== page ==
Google blows me away with their continuous attempts at spinning things that even a naive waif would know aren’t true.
Look. I think they were one of the most significant CRM-friendly technological innovations of the 20th and 21st centuries, because of the extraordinary customer value that they provide and because of their incredibly stunningly gorgeous progressive disruption of tradition – precisely at the point that traditional business was in need of some continued shaking up.
But I can’t say the same for their integrity as a company or their culture. Aside from my dislike over how they handled China (see my blog entry, “The Inconvenience of the Principles Approach”), they seem to assume the public is stupid when it comes to their intentions. They will simply state something that they (in their arrogance or blindness to reality) think that the public/customers/media/analysts will simply hear, blink once, and buy into.
“”I see them as complementary,” Jonathan Rochelle, the product manager for Google Spreadsheets told “The Wall Street Journal,” referring to Google Spreadsheets and Excel. “I know a lot of users will use both.”
They seem to spend a lot of time claiming that they aren’t competing with Microsoft in the productivity space for customers.
But what happens?
Today Google announced their “Google Apps, Premier Edition” to the entire known universe. Guess what, despite all of Googles non-competitive protestations about their “complementary” apps to Microsoft Office, this directly aims at…..TA DA….Microsoft Office…and does it as an on demand suite. It offers:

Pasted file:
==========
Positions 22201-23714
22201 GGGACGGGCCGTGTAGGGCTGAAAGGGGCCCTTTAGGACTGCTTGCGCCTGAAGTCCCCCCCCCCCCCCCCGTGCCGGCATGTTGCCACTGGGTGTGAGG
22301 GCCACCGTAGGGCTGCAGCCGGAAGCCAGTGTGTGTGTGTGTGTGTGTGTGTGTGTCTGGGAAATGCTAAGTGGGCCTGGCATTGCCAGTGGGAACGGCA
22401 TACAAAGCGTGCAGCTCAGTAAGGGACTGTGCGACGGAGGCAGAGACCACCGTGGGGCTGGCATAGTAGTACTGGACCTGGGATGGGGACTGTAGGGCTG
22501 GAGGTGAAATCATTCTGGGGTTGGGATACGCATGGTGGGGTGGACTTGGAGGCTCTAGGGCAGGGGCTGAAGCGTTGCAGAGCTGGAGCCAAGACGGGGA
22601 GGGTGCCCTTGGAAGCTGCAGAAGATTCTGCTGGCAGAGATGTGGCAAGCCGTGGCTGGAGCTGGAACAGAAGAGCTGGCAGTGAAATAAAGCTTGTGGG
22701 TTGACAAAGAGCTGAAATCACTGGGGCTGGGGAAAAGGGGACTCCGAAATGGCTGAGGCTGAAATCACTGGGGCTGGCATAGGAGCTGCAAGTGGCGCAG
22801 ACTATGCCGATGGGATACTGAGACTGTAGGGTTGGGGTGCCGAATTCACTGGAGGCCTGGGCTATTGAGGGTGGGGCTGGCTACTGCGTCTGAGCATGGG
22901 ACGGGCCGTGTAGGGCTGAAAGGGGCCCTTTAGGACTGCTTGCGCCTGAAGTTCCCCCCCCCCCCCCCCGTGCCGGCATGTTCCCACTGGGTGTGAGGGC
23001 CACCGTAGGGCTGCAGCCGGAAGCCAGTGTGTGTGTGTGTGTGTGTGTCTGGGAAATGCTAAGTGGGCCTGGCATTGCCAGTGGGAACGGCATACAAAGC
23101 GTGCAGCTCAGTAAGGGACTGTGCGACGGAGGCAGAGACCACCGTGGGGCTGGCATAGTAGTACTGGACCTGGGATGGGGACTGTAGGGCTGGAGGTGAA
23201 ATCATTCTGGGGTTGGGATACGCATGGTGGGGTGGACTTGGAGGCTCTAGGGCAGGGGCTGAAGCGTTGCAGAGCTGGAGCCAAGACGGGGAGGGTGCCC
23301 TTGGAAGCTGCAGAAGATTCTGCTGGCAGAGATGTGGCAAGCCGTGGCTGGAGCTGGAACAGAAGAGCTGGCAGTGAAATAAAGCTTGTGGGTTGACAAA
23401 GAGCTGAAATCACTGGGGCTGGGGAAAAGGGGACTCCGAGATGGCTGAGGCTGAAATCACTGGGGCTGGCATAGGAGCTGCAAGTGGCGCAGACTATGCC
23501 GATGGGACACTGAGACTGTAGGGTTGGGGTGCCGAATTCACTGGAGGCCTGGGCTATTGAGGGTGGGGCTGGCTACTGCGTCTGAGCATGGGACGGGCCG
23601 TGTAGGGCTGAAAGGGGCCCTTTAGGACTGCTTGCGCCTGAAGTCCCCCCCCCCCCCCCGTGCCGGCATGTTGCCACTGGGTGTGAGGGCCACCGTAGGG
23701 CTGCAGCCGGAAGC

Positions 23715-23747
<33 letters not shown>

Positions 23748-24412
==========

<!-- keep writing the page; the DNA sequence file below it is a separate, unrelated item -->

“The Premier Edition adds Google Docs and Spreadsheets; Gmail for mobile devices on BlackBerry; and Application-level controls to Google Calendar, Gmail, Google Talk and Start Page applications that the company introduced as a free service starting in August, 2006.”
The price $50/user per year.
I don’t have any beef with Google’s offering. More competition, a new inexpensive paradigm for enterprise level (though that remains to be seen) productivity applications and lots of mobile device support.
Sounds groovy to me – big time.
But all the protestations of the past year on how the individual applications weren’t meant to be competitive with MS Office and their behavior in China and just the constant flow of bull-lava that gushes from their volcanic throats is astounding and it’s simply time to stop.
As Austin Powers so cutely says. “Google BE-HAVE!”
At some point, no one will believe you, whether you’re as important as you think you are or not.